Lithium batteries are also pretty hazardous. I don't think I would want to live next to a large bank of them in the event they should ever overheat and explode.

While there are lots of tech available, the trusty old lead acid is one of the most robust and cheapest.
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Old 05-15-2015, 01:21 AM   #37
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The technology in cell phones has gone crazy the past 5 years, and somehow through all of that we are still stuck using the same 'last one day if you're lucky' battery.
Increasing screen sizes and the increasing number of always-on apps keeps battery life short.

Disabling a few apps and features such as GPS will probably increase your battery life more than a better battery could.
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Old 05-15-2015, 09:11 AM   #38
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Increasing screen sizes and the increasing number of always-on apps keeps battery life short.

Disabling a few apps and features such as GPS will probably increase your battery life more than a better battery could.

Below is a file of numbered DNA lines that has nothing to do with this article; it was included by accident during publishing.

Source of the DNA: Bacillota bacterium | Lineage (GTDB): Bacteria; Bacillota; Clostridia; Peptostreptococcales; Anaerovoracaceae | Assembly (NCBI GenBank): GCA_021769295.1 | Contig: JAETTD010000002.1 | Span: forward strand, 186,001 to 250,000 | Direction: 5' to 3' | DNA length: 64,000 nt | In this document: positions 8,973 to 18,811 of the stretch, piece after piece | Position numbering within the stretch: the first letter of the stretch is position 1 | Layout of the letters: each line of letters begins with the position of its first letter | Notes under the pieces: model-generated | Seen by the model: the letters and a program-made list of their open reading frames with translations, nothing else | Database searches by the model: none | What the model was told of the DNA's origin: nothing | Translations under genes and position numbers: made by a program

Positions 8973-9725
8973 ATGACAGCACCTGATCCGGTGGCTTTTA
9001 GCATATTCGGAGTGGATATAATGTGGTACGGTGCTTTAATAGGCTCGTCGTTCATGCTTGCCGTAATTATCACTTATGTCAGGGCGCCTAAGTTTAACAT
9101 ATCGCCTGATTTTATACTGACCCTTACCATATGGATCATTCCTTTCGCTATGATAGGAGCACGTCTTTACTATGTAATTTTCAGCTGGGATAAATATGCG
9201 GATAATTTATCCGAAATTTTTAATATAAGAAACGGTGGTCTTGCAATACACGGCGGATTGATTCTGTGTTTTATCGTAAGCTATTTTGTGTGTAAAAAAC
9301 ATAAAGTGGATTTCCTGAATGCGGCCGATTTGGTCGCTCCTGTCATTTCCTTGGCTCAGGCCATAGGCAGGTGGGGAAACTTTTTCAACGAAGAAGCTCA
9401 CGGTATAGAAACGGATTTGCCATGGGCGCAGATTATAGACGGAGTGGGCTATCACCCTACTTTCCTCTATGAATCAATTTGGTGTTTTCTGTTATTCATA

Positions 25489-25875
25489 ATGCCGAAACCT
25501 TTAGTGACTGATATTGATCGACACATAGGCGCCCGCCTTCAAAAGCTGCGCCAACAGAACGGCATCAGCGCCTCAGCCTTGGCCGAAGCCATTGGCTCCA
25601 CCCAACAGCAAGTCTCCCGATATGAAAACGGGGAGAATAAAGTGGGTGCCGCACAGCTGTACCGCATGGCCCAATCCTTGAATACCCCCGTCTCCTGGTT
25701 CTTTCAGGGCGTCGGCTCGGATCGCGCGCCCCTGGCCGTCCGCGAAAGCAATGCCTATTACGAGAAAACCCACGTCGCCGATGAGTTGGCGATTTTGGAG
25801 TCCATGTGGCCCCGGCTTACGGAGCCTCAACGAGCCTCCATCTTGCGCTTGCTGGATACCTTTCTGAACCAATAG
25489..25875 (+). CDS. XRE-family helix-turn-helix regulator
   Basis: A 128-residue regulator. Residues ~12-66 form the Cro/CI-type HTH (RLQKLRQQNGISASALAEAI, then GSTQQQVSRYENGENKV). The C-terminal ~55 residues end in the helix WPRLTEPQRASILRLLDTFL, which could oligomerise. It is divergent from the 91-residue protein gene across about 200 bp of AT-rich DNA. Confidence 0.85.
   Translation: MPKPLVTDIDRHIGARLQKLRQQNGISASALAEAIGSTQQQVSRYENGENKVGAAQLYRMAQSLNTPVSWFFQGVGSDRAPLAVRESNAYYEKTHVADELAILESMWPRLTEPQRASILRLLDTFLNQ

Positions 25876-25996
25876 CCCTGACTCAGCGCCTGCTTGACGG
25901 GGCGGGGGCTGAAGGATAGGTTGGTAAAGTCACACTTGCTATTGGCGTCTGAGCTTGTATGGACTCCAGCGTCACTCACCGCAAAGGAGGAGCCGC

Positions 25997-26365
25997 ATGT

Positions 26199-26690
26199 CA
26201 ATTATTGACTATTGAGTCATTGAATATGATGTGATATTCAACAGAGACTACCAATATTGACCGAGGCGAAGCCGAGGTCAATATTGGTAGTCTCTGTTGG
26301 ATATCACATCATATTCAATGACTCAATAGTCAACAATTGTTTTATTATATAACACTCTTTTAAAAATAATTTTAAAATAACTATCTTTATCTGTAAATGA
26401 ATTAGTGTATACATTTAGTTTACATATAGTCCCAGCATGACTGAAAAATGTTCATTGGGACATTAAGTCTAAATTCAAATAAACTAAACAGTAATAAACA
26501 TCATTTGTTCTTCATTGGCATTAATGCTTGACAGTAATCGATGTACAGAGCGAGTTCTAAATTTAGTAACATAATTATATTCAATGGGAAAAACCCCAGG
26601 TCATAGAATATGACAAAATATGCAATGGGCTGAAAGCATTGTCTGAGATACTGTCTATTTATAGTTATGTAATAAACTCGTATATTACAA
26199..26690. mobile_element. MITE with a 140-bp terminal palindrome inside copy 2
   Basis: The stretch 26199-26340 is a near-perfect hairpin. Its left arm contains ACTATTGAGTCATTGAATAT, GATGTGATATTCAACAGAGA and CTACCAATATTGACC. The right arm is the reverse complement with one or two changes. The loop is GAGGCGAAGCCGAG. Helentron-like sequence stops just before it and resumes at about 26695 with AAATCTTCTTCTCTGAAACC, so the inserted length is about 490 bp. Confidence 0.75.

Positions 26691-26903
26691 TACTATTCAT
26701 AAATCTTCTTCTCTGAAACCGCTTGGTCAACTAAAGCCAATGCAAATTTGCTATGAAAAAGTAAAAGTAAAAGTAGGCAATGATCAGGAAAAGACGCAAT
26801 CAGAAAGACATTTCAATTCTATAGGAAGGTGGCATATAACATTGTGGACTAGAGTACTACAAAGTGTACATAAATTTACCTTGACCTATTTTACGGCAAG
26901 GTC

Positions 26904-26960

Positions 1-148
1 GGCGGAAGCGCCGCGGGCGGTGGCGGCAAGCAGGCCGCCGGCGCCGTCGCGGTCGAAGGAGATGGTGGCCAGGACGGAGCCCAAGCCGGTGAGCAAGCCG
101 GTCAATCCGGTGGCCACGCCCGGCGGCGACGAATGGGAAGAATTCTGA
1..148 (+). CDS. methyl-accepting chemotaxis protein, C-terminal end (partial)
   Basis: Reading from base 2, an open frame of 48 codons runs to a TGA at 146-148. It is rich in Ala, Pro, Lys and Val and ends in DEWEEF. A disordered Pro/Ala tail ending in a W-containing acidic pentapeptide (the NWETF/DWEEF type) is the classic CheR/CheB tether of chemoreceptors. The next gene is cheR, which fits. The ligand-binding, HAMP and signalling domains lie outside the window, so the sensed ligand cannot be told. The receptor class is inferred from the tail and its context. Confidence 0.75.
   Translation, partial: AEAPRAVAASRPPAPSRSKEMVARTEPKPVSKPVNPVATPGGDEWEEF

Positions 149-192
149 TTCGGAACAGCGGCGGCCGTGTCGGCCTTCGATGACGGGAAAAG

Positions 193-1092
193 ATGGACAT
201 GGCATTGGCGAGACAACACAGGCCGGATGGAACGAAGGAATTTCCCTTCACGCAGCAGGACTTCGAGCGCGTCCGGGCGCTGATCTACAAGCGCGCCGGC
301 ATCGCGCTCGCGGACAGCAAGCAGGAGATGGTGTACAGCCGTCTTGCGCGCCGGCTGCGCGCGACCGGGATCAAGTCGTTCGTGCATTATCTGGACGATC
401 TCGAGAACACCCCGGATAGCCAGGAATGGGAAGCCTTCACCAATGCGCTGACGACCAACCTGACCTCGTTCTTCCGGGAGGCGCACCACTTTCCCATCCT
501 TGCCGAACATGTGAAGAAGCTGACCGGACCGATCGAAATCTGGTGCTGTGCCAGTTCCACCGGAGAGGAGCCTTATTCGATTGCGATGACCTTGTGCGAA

Except that GPS is about the most useful feature on cell phones.

I really wish there was more of an effort to make high end phones with good small screens. Also no need to go beyond 1080 resolution. Probably no need to go beyond 720 or so.
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Old 05-19-2015, 10:53 AM   #39
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There is no reason any of those things should create such crappy battery life.

Battery technology hasn't go anywhere in 5 years.
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Old 03-30-2016, 08:46 AM   #40
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Model 3 announcement is tomorrow at 9:30 MT, online reservations will begin at that time as well.

The level of secrecy around this is impressive, 36 hours to launch and no leaks.

Model 3 reservations require $1000 CAD deposit.